Most of the former farmhouses adjoining Wilsden Hill Road are set behind fairly large gardens, giving the road an open green aspect which is complemented by the agricultural fields in the vicinity. The few barns in Wilsden have large segmental cart entrances, often chamfered, ventilators, kneelers and a restraint in the number and size of other openings. The agricultural fields between Wilsden Hill and the village constitute the largest open spaces in the conservation area. The paths running through them provide access between the two places while their open and green aspect means they form an important setting and buffer for Wilsden Hill.

The four textile mills in the village which date from the early nineteenth century (Ling Bob Mill, Well House Mill, Spring Mill and Providence Mill) are fairly low rise and elongated but small scale, the main blocks consisting of two or three storeys and architecturally plain with a regular grid of plain stone openings and loading bays. The only mill to date from the late nineteenth century, Prospect Mill, is much larger at three and a half storeys high and five bays by 16-bays in size but is architecturally similar to the older mills. The mill master’s dwellings are the largest in the conservation area and are often set in large gardens. The appearance of these houses is austere with a restraint on external decoration or architectural features.

Ling Bob Public House
The Ling Bob public house with the tower of the former St Matthews church, demolished 1962, in the background.

Royd Park, formerly a mill master’s garden, is a valuable area of formal and recreational parkland at the heart of Wilsden. Many public buildings and institutions are stylised and reflect the changing architectural fashions of the nineteenth century. These include the Regency doorcases and ashlar to 134-136 and 222 Main Street, the Gothic Revival window detailing and roof pitches of Wilsden First School and the former Wesleyan Sunday School and the Italianate openings of Methodist Chapel and manse. A small number of buildings feature traditional shop front details in stone and timber such as pilasters, stallrisers, a wide front doorway, corniced fascia and large windows.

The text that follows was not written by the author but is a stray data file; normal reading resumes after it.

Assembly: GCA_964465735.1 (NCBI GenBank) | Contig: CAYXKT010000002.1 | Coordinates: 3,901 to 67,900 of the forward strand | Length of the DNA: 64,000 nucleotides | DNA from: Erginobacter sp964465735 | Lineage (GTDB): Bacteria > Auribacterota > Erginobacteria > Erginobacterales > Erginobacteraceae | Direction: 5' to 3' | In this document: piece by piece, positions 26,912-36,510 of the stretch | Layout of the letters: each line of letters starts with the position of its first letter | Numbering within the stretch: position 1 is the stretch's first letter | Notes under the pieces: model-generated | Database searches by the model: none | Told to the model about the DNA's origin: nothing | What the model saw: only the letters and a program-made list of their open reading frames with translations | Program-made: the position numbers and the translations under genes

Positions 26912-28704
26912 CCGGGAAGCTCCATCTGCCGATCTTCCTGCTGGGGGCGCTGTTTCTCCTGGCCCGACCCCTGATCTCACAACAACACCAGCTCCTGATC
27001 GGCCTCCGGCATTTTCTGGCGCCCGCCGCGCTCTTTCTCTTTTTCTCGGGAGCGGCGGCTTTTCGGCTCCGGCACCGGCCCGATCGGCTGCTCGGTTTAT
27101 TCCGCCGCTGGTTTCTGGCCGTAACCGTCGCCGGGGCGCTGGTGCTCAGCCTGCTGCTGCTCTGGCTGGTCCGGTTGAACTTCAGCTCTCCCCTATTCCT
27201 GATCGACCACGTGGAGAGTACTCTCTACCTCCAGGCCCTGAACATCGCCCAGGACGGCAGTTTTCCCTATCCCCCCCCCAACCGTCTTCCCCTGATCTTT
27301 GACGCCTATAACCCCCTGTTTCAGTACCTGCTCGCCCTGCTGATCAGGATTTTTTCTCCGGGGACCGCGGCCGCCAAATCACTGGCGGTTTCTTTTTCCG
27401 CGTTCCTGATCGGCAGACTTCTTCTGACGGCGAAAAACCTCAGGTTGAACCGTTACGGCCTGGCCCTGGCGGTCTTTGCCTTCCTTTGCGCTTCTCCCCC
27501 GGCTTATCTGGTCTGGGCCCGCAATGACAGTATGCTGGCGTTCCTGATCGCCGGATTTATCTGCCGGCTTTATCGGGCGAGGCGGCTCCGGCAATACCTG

The recent conservation area review made some changes to the boundary to include more of the fields around Wilsden Hill due to their importance in terms of setting, and separating the two settlements. Two of these fields also directly adjoin the Grade II listed crosspaths, which are a unique feature of the conservation area along with the strip of land between Wilsden Primary School and Wilsden Beck due its setting value within the village envelope. Since the original conservation area was designated, housing which is out of sympathy with Wilsden has been built on the fields around Well House Mill and this has now been excluded.

Main Street looking northwards from Dolly Hill

Main Street looking northwards from Dolly Hill. The former Wesleyan Chapel, demolished 1962, is shown in the background.

Water is an intermittent element as Wilsden Beck and its wooded banks form much of the conservation area’s eastern boundary. The mill pond at Ling Bob Mill is an important water feature at the top of Main Street. Crack Lane is the site of large dwellings and the original village school. All of these buildings are well spaced and set back from the lane, giving it an open character which contrasts with the high density of Main Street. The greenery gives the conservation area a soft edge leading to the fields to the east.